Jared Diamond (born on September 10, 1937) is an American geographer

Jared Diamond (born on September 10, 1937) is an American geographer


Instructor’s Name:

Course Number:


Book Review

Jared Diamond (born on September 10, 1937) is an American geographer, a student of history, anthropologist, and writer most famous for his well-known science books. Initially trained in physiology, Diamond is known for drawing from an assortment of fields, including humanities, nature, geology, and evolution science. He is also a teacher of physiology at the UCLA Institute of Medication. Guns, Germs, and Steel: The Fates of Human Societies is a nonfiction book by Jared Diamond.

Guns, Germs, and Steel won awards in 1998 for presenting a more logical clarification on ethnic and cultural variances in ancient human societies to date. A genuine and convincing assessment concerning the explanations behind the nature of select cultures thriving since humanity’s evolution. This book is also considered massively open to the layman. The book is distinguished overwhelmingly in the fields of evolution science, and biogeography represents a prompt clarification for the different grouping of human fate that is satisfactorily kept up by data from various disciplines of scientific investigation.

Maybe the most astonishing accomplishment Guns, Germs, and Steel achieve that of giving a ceaselessly amazing clarification for ethnic and racial complexities than can biased individual hypotheses of humankind’s history. The scope of the book is extensive coverage from the earliest civilizations from thirteen thousand years ago till today over the whole world. While no single landmass or society is recommended, its most essential depth, Australia and nearby regions as the most significant extent of the investigation. Since Diamond experienced more years in these areas, he can provide a genuine assessment. Diamond’s remarkable ability to portray to the world in the small details helped make making his hypothesis of history tasteful to the overall pursuer.

The central topic Diamond focuses on is how did the Europeans manage to colonize the majority of the world, including Local Americans, Africans, and Native Australians rather than the vice-versa. The fitting response, as indicated by the author, lies with fundamental approaches of distinct conditions from which diverse societies rose—arguing that sustainable food creation is essential for a general populace to manage other people to expertise in different sectors. Likewise, the community would achieve more prominent individuals that provide military assistance, especially by massive numbers in times of war.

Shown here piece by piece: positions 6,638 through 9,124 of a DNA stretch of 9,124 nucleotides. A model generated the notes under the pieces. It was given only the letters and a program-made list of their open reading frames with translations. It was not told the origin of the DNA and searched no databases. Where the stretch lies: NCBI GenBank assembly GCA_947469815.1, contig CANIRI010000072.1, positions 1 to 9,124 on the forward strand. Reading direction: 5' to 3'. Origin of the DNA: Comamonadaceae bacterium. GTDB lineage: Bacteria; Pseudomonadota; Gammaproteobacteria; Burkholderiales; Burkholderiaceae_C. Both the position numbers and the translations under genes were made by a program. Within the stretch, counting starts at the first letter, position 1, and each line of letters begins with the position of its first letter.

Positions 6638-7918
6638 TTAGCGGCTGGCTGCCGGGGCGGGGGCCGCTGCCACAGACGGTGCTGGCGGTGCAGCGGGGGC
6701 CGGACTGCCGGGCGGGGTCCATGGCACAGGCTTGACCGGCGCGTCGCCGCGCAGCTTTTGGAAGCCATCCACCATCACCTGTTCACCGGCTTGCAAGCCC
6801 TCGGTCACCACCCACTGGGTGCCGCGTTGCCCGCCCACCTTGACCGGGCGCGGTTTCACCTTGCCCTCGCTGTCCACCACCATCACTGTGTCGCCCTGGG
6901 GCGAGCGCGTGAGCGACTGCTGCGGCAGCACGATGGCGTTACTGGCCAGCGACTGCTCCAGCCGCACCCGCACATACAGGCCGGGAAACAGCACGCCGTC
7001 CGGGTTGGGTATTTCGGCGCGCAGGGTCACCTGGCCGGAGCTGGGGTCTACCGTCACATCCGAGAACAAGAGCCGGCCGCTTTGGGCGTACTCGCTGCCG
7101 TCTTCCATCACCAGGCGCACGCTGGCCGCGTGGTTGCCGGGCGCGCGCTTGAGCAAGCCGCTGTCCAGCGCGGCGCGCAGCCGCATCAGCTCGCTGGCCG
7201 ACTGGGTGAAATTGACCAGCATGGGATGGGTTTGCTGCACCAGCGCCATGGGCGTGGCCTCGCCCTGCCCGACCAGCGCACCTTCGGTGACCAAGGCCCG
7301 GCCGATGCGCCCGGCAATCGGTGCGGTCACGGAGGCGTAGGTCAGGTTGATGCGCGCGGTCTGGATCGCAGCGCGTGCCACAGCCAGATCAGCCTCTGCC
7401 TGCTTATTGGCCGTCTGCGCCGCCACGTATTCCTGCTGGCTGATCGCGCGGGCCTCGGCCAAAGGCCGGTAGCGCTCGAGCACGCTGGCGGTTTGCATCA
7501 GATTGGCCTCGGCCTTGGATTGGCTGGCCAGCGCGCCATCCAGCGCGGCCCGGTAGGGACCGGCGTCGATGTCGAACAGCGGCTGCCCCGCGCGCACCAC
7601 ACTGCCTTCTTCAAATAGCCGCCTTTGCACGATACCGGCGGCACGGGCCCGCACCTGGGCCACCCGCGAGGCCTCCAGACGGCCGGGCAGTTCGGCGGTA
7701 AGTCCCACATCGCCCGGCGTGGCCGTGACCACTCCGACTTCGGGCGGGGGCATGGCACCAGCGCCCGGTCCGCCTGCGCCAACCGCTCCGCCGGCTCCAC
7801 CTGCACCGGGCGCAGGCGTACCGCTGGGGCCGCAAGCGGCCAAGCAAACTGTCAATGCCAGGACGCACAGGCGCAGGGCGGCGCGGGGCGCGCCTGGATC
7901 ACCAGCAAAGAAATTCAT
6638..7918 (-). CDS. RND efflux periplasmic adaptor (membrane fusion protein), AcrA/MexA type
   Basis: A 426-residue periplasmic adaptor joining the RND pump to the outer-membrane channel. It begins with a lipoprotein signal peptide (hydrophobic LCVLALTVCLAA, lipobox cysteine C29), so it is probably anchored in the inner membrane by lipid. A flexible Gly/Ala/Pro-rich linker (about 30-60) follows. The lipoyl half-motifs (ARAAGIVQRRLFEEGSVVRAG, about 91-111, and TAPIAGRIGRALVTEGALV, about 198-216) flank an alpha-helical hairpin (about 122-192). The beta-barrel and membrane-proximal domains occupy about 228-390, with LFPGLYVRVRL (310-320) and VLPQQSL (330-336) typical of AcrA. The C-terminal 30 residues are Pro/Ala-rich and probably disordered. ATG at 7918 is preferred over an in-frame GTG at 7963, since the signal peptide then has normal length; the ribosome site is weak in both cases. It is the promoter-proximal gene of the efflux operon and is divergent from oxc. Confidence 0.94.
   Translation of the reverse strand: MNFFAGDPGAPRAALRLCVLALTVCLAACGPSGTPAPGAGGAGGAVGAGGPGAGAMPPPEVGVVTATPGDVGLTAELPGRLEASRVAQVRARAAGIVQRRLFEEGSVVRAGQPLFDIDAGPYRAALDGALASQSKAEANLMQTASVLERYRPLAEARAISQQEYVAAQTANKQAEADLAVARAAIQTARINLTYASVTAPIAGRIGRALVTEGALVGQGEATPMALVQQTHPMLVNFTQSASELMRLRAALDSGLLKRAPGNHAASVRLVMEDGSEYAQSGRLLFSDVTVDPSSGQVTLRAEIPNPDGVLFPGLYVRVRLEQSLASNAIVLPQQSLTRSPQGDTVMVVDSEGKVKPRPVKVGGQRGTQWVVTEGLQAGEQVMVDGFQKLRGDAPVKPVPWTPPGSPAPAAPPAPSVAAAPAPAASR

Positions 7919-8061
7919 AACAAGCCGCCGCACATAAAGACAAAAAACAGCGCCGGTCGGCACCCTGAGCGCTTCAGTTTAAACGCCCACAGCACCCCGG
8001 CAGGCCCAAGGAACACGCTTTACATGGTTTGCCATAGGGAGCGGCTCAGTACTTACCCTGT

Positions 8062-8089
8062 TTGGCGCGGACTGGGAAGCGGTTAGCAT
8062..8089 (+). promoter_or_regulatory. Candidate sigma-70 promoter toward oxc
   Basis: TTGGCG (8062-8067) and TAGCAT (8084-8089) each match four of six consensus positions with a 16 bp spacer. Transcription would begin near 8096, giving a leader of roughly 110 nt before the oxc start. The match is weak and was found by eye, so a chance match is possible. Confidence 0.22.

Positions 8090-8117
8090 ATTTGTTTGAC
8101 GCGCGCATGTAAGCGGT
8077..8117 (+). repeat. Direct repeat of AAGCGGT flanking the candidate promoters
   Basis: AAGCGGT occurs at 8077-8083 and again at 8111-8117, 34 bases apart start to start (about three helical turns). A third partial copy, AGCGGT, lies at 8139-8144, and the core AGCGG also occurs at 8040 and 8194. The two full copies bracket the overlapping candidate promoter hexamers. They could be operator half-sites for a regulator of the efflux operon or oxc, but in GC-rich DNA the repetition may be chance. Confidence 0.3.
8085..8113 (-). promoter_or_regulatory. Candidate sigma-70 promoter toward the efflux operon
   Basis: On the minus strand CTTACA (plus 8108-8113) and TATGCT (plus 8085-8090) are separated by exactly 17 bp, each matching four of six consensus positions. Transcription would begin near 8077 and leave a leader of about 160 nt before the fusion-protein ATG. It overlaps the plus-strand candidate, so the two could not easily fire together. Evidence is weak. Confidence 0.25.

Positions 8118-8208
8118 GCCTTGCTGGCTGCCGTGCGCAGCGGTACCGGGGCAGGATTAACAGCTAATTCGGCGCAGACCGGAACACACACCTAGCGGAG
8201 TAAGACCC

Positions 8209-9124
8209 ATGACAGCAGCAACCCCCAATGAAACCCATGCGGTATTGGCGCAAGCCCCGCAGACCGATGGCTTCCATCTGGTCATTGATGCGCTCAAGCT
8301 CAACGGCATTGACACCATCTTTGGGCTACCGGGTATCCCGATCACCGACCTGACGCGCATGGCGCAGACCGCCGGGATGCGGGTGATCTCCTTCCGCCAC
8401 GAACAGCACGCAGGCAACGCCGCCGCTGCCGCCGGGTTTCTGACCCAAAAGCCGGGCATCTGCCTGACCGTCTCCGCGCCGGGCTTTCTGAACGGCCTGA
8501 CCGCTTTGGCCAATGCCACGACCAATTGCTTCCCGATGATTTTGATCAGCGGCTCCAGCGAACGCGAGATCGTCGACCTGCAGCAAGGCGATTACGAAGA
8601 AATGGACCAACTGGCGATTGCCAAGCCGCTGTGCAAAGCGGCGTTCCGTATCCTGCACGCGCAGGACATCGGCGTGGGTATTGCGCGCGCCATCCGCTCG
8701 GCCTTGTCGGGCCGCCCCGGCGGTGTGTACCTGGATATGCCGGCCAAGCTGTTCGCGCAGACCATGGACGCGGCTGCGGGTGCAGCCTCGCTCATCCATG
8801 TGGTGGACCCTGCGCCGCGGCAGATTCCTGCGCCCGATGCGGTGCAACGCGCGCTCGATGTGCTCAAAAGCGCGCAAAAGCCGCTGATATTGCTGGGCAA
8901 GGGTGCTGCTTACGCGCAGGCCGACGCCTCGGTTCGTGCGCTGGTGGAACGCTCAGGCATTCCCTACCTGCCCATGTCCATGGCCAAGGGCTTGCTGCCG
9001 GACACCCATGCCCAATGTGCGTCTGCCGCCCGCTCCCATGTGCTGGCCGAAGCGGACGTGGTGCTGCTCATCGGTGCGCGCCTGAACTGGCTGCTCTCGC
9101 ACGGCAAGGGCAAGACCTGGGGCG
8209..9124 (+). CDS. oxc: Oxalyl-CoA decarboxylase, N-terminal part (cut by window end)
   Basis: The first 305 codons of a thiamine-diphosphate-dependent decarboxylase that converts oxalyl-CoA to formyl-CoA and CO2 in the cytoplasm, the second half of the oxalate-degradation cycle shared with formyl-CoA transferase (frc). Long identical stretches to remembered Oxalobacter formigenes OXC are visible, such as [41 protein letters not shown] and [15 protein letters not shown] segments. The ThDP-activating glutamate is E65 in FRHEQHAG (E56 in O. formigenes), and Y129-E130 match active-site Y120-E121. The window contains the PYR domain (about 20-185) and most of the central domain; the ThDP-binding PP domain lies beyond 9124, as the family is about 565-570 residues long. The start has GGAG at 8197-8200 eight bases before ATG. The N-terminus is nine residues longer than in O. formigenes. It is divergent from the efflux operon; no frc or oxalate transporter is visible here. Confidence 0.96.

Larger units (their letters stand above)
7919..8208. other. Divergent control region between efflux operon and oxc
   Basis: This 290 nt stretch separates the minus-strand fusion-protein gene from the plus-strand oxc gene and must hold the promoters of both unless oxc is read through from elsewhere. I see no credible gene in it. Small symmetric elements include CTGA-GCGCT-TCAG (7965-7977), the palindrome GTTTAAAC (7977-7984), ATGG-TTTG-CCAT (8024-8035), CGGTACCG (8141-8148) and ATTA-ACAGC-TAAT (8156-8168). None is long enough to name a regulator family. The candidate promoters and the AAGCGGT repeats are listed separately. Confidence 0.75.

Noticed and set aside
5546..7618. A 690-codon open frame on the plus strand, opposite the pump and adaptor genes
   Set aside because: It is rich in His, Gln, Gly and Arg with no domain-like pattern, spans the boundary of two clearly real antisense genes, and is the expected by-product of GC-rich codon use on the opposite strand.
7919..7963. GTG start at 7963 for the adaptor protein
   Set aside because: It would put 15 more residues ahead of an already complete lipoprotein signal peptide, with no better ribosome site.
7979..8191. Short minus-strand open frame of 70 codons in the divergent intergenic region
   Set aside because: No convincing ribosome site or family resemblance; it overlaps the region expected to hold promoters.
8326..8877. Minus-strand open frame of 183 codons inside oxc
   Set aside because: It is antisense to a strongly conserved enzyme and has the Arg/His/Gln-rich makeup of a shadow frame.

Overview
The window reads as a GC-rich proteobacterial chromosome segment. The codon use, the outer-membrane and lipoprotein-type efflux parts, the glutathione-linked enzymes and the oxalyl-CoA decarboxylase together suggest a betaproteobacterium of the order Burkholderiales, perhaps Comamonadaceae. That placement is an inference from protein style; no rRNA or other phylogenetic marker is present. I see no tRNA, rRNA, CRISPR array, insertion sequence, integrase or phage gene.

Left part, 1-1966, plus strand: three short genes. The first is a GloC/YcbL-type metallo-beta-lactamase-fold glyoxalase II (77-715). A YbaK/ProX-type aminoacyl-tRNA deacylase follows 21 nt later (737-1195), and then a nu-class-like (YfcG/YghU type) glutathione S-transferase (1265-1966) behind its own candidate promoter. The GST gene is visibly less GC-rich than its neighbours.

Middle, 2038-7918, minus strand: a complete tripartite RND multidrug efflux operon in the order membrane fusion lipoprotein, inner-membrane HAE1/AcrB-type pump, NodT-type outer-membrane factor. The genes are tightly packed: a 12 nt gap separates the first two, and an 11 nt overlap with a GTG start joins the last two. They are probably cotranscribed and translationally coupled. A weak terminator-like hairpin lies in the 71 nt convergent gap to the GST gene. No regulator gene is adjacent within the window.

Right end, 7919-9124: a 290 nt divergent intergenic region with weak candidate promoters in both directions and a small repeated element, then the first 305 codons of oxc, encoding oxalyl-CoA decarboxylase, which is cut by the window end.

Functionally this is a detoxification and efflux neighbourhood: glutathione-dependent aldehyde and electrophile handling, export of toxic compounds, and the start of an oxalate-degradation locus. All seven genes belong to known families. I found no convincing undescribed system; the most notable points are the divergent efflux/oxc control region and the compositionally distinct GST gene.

Diamond explains the effects of the uneven spreading of domesticable plants and livestock around the globe. The subsequent approach of parts affected the changing pace of spread and improvement on the knowledge in various landmasses. Eurasia, with its strategic location and ample land and ecological regions, saw a far sharper speed of the spread of arranged sustenance sources, conditions, and advances than did Africa and the Americas, with their more remote locations. The third factor affected disperse, and improvement between landscapes; the moving degrees of detachment between continents have impressively influenced the development rates. What’s more, another difference in the sections, include contrasts in the area and population density between the societies. It impacts the probability that civilization would invent and handle inventions or be incorporated by their neighbors (Diamond 20).

The “guns, germs, and steel” title of the proposed weapons, illnesses, and advances, whose improvement and spread are subject to the four blueprints of components Diamond follows. They are the basic models that explain the book. At the base of Diamond’s pyramidal question is large-scale food production and storage. He acts as a brilliant watchman for history being driven by natural possibility elements of geography, a record of inequitable distribution of resources.

Along with scientific research carried out in certain regions, Diamond also cites several historical writings. However, some of them are not extremely reliable as individual stories appear exaggerated. He relies on outside sources for areas he was unable to perform data collection. Still, the book focuses on Australia and New Zealand, areas where more research was conducted. Diamond manages to explain why specific populations in other regions succeeded and multiplied while others were completely wiped out. He included ecological factors along with the spread of information and proximity to other civilizations as significant factors.

The book is relevant to me in explaining different factors as to how many dynasties came to power. Additionally, it gives an appealing history lesson on the evolution of civilizations and cultures up to what they are today. Also, a lot of research has been put into the works of Diamond. Many scholars use his text to conduct research in their area of expertise and see if there is any correlation between data. His work is famous in the fields of geography and geology concerning history.

The theory explained in the book is well defined, in my opinion. Diamond can elaborate on many different reasons the Eurasians were able to thrive. The language is also simple enough for any laymen to understand the information provided. His argument is against the belief that certain peoples or races are superior genetically to others. Guns, Germs, and Steel will appeal to anybody intrigued by the documentation of man since the early civilizations. This book is recommended for people interested in the history of humankind.

Works Cited

Diamond, Jared M. “Guns, germs, and steel: the fates of human societies.” Perspectives in Biology and Medicine 43.4 (2000): 609.